US Government's Refusal to Confirm or Deny It Put American Journalist on Drone Kill List Called 'Chilling'
"The government seeks to shield itself from all inquiry into the process by which it acts as prosecutor, judge, jury, and executioner."
Lawyers for an American journalist who believes he was placed on the government's infamous "kill list" warned Tuesday that the rights of all U.S. citizens are at stake if the country's drone assassination program is allowed to continue....
As Common Dreams reported
at the time of the filing, Kareem believes the Obama administration placed him on the kill list and wants President Donald Trump to remove his name, asserting that his inclusion "is the result of arbitrary and capricious agency action, accomplished without due process, and in violation of the United States Constitution and U.S. and international law."
... The government responded that if those included on the U.S. kill list were to be informed and given a trial, national security could be jeopardized during the court case.
Such a claim suggests that the right of the U.S. to operate its drone program trumps Kareem's—and all Americans'—Fifth and 14th Amendment rights, Reprieve said.
"By invoking the state secrets privilege in the context of designating a U.S. citizen for lethal action, the government seeks to shield itself from all inquiry into the process by which it acts as prosecutor, judge, jury, and executioner of plaintiff Bilal Abdul Kareem," said Reprieve and the law firm Lewis Baach Kaufmann Middlemiss, which is also representing Kareem, in a statement Tuesday.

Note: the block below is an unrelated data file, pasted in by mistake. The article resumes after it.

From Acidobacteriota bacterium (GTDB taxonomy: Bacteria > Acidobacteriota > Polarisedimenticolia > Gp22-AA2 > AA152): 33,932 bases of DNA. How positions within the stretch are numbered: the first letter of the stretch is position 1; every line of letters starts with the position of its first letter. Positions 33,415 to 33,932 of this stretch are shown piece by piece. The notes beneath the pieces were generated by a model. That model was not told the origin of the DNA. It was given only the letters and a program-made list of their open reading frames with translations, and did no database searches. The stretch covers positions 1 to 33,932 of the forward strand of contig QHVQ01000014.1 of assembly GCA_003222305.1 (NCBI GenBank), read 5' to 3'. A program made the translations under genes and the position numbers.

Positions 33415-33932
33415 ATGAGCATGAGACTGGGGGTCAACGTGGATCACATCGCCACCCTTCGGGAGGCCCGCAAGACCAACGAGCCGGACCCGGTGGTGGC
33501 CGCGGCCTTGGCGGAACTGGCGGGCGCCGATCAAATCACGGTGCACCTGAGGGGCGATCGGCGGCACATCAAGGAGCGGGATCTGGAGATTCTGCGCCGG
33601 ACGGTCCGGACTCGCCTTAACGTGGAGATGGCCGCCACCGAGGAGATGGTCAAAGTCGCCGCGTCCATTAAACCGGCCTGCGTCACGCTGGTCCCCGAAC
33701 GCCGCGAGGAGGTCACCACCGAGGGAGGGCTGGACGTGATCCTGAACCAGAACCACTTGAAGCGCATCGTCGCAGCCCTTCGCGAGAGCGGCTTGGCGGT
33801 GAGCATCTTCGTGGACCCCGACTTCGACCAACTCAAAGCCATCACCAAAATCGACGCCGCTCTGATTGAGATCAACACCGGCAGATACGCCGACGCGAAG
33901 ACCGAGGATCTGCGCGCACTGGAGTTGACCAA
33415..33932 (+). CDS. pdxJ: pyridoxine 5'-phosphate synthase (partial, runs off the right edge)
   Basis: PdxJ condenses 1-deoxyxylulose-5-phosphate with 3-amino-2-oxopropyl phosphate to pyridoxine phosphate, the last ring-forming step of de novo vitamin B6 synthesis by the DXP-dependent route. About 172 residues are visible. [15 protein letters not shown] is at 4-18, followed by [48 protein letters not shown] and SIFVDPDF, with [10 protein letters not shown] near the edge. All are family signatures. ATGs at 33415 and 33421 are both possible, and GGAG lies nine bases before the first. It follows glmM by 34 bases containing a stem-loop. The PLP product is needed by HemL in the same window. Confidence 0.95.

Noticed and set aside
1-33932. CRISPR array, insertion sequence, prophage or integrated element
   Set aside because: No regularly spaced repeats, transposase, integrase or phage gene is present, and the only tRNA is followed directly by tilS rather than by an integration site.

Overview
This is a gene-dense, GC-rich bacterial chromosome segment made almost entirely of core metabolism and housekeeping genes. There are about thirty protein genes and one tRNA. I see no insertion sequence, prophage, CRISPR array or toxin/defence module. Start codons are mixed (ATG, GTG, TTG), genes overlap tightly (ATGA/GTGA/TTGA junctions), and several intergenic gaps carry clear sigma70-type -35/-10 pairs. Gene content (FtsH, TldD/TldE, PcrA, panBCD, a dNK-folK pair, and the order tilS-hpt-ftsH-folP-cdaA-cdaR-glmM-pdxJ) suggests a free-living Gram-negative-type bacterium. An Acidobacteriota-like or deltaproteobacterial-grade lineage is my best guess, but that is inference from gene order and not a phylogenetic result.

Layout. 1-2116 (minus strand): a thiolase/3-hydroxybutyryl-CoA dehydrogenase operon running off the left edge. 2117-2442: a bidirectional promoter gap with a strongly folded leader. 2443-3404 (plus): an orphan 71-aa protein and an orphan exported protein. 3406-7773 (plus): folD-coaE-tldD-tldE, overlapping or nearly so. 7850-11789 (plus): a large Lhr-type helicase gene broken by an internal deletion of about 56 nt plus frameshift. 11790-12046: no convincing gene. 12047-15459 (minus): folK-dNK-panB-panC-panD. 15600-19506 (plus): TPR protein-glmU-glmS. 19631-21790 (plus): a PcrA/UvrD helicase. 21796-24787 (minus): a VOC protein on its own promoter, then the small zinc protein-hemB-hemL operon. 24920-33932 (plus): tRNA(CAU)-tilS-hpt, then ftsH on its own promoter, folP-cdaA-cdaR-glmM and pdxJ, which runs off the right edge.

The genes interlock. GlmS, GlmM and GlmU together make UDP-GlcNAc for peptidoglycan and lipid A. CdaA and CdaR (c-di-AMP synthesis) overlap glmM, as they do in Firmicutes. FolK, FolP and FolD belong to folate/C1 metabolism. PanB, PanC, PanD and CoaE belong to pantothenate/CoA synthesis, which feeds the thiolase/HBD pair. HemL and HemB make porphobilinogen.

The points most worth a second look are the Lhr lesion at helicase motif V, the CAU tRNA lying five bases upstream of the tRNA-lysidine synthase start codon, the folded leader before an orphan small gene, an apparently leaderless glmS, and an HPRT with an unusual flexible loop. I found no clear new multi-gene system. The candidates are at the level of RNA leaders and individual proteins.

The government, in its motion to dismiss, said that Kareem's due process rights would be satisfied simply by allowing him to present evidence that he has been wrongly placed on the kill list, and that the government was under no obligation to repond.
Reprieve rejected that argument, saying it was akin to "limiting the accused to unilaterally contending that he is innocent of unknown charges in the hopes of persuading a silent, opaque coterie of government officials not to kill him."
"The government's assertion that it has the right to mark its own citizens for death, based on secret information, without affording them the legal protections offered by the Constitution, is chilling," said Jennifer Gibson, co-counsel for Kareem.
"The consequences of this action are too severe," Reprieve added, "and the right [to due process] too foundational to a constitutional democracy, to allow the government to secretly condemn an American citizen to death."